After the sodium hydroxide bath and power-washing at the CEID, the spray paint adhered beautifully to the printed scorpion and will provide a secure foundation for oil or acrylic paint. Note: Stratasys has a website that covers how to paint these prints: http://www.stratasys.com/solutions/finishing-processes/painting

The next step is to remove the actual specimens from the Desert diorama, which we did yesterday.

New specimens were replaced in the diorama in the mid-1990s. They are still in fairly good shape though there is some evidence of dermestid damage. Several of the distal segments on the centipede are gone. A couple of the scorpions are also missing distal segments and claws. Someone asked why we don’t try to get rid of the dermestids from the diorama and the answer is that it is difficult to find a pesticide that works, doesn’t degrade the display (or me!), and lasts more than six months. It isn’t feasible to open all the dioramas every year to keep a pesticide regimen active. So, we have decided to live with it. Old no-pest strips from the 1970’s are evidence that Ralph Morrill and Dave Parson’s made attempts to mitigate bug damage, but Ralph told me while he was still alive that it wasn’t worth his time to keep up with it either.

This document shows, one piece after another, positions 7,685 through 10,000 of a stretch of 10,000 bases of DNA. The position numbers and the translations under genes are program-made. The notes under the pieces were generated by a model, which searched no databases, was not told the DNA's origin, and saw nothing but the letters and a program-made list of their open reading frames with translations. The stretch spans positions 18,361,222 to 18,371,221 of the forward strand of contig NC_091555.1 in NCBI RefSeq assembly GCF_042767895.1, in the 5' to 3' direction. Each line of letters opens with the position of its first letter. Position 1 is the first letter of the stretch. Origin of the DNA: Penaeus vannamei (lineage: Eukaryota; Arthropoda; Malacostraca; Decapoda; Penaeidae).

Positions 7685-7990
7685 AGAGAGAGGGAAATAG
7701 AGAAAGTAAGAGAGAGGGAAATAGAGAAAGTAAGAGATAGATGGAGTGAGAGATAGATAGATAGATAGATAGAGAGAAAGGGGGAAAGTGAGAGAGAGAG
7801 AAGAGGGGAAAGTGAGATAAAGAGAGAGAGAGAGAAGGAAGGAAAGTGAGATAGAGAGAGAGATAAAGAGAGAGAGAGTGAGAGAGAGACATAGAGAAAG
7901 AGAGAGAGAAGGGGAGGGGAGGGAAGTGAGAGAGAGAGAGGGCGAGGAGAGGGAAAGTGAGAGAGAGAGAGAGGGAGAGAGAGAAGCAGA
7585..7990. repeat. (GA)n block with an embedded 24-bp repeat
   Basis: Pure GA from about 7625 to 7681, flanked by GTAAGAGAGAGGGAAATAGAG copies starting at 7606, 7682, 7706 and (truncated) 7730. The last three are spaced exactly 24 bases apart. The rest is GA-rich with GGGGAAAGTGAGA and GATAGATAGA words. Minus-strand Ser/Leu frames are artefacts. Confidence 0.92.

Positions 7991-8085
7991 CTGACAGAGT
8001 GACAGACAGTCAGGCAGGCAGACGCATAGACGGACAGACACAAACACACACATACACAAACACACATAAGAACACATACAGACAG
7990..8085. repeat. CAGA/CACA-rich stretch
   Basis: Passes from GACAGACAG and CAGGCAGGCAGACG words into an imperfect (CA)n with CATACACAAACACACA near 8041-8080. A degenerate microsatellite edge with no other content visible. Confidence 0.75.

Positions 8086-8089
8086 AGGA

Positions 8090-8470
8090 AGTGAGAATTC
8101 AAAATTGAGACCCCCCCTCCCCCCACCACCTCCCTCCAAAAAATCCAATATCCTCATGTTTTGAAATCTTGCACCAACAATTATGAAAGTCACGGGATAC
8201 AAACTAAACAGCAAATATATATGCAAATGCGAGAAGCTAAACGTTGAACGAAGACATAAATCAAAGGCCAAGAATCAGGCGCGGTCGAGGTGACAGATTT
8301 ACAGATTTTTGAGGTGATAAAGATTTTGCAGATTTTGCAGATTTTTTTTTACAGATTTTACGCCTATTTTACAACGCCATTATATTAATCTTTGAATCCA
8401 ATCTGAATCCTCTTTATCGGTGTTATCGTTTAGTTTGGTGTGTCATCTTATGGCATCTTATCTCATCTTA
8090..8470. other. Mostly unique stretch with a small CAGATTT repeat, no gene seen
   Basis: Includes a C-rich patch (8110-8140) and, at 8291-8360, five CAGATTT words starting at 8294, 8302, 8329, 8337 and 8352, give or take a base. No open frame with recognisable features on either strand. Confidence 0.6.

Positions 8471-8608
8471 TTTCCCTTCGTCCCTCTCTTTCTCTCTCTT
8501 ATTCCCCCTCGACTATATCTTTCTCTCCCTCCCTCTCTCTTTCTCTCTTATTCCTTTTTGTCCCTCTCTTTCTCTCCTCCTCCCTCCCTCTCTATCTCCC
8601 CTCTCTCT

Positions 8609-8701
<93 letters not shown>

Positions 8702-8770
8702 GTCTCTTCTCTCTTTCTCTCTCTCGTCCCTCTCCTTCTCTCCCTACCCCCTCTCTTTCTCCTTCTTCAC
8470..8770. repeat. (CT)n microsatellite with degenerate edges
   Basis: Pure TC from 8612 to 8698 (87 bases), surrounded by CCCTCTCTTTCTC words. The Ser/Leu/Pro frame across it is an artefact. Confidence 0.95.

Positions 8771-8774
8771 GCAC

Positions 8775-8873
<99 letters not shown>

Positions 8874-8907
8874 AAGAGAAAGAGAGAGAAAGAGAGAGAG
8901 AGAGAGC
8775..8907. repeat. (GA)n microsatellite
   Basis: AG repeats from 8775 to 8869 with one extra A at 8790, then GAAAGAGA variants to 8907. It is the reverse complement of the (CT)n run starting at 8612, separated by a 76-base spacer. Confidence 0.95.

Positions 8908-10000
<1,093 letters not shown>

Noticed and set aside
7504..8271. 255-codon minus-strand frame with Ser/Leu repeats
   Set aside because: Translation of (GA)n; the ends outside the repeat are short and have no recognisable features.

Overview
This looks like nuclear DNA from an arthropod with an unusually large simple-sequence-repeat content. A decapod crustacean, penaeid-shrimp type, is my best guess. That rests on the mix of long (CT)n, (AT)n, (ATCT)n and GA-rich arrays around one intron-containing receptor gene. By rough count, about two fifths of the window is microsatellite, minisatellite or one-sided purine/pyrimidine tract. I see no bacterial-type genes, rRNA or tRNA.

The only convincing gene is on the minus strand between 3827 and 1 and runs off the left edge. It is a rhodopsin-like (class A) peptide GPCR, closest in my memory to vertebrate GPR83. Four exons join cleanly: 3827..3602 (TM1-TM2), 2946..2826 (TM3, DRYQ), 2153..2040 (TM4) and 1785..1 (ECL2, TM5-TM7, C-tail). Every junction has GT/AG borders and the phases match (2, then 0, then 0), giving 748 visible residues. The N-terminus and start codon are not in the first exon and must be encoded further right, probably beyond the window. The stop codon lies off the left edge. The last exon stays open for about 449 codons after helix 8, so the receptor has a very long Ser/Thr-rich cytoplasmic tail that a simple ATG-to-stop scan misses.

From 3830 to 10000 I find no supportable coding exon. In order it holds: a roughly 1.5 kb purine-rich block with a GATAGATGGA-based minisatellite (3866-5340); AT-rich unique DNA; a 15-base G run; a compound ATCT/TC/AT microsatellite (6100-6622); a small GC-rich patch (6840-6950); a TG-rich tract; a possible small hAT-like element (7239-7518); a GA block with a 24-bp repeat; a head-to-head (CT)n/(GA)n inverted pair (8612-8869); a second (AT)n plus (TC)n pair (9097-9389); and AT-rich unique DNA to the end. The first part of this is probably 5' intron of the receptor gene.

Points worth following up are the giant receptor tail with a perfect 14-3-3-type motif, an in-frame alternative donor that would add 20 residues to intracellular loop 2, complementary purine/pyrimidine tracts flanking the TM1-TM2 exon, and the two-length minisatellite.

As for the preparation for the digital work, the over-riding concern I have is that the specimens are very fragile. I have been very careful, but I have already knocked off several of the legs on the centipede and I accidentally dropped the smallest scorpion. It’s tail and one of it’s legs broke off. The tail on the larger scorpion fell off without even being bumped!